Smartphone app helps predict famine.

A new mobile phone app designed to help aid workers predict where hunger may strike and provide help in good time was launched by Austrian scientists on Thursday. The app, which is free to use, combines and analyses satellite data and information collected through crowdsourcing using mobile phones, and creates a map highlighting areas at risk of food shortages and malnutrition. Useful information includes how often people in an area eat or whether there is civil unrest that might prevent people ...
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Hardware store robot gives customers high-tech help

Robotics technology benefits the customers and employees in many ways. San Jose's Orchard Supply Hardware, a subsidiary of Lowe's has brought in the Oshbot robot. About the size of small refrigerator, the talking robot can guide you through the aisles to the item you want. It even uses its 3D camera to determine the make and model of that rusty hinge you brought from home. "There's no way that every sales associate could know the exact number and location of every single item we sell," Kyle Nel,...
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Drive-by heat mapping

Technology that can scan large areas to find which buildings are leaking heat and wasting energy. The latest news from MIT is regarding Essess bringing “drive-by” innovations to energy efficiency in homes and businesses. Over the past few years, Essess Inc. has deployed cars mounted with imaging sensors to drive around the U.S. creating heat maps that show which homes aren’t sealed properly, wasting energy and their owners’ money. The startup deploys cars with thermal-imaging rooftop rigs tha...
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Contacts could help treat Glaucoma

A McMaster PhD candidate has harnessed a component naturally found in tears to develop a contact lens-based drug delivery system for glaucoma patients. Chemical engineer Myrto Korogiannaki has used hyaluronic acid to help get drugs to the eye from a lens in a controlled way. Patients with front-of-the-eye diseases, such as glaucoma, traditionally use medicated eye drops twice a day to treat their ailment. But those drops are incredibly inefficient as only about five per cent of the drug they car...
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Enhancing movement with computational models.

MIT’s David Hill, a PhD student in media arts and sciences, builds computational models of human locomotion, which are the basis for designing ever-better prosthetics and his advisor, Hugh Herr, an associate professor of media arts and sciences, is a double amputee. Hill says living in the world of theoretical models can be somewhat insular, so having a real-life example of someone who can benefit from and pilot some of the work he does is part of what helps him stay focused. Human movement i...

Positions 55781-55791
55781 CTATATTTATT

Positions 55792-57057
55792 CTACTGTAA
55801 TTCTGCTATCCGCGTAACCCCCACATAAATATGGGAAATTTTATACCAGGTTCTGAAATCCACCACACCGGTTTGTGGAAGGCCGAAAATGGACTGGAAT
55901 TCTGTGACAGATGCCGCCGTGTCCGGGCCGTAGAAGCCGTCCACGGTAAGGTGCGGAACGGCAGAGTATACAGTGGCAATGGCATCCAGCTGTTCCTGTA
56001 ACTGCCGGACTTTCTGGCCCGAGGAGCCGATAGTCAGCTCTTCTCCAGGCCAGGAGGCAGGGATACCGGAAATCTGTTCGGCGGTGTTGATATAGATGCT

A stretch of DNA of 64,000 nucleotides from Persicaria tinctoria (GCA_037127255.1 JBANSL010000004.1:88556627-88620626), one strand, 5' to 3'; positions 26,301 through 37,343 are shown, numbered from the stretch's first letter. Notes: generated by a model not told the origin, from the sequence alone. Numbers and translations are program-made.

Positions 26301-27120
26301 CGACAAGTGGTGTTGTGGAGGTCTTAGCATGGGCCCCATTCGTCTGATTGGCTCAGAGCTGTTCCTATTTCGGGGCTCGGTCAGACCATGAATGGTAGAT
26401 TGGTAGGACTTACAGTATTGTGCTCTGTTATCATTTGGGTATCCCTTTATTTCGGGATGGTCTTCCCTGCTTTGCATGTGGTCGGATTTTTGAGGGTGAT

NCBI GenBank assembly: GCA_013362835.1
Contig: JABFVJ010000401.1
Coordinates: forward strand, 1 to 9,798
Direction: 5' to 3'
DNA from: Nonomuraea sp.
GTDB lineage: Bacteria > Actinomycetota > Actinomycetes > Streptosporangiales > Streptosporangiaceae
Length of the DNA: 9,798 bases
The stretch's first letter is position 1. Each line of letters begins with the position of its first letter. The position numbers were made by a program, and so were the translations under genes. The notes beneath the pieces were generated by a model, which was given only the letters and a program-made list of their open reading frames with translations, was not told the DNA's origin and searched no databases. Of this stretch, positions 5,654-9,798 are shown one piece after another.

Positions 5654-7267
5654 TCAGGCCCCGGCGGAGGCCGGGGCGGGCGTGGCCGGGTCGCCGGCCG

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Kinsa’s Smart Ear wireless thermometer tells you what to do when you are sick.

Kinsa's new, second-generation Smart Ear Thermometer is a wireless thermometer designed to take accurate, instantaneous temperature readings from the ear without the hassles of an attached smartphone or keeping a probe under the tongue. It is designed to read temperatures from the ear, track illness symptoms, and help people take actionable steps Kinsa Smart Ear Thermometer features one-button activation and a screen that displays temperature, battery life, connectivity, and smiley/ frowny faces...
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RoboSAM Robot can call for human help if needed

Smart Robot can assess its situation and call a human for help when it needs assistance. Researchers from the University of Maryland have developed RoboSAM (ROBOtic Smart Assistant for Manufacturing), an industrial robot smart enough to know when something is wrong, to pause and to call a human for help. The new RoboSAM, based on the Baxter industrial robot platform, is able to estimate the probability it can complete a task before beginning it, and can ask a human help if necessary. Cu...
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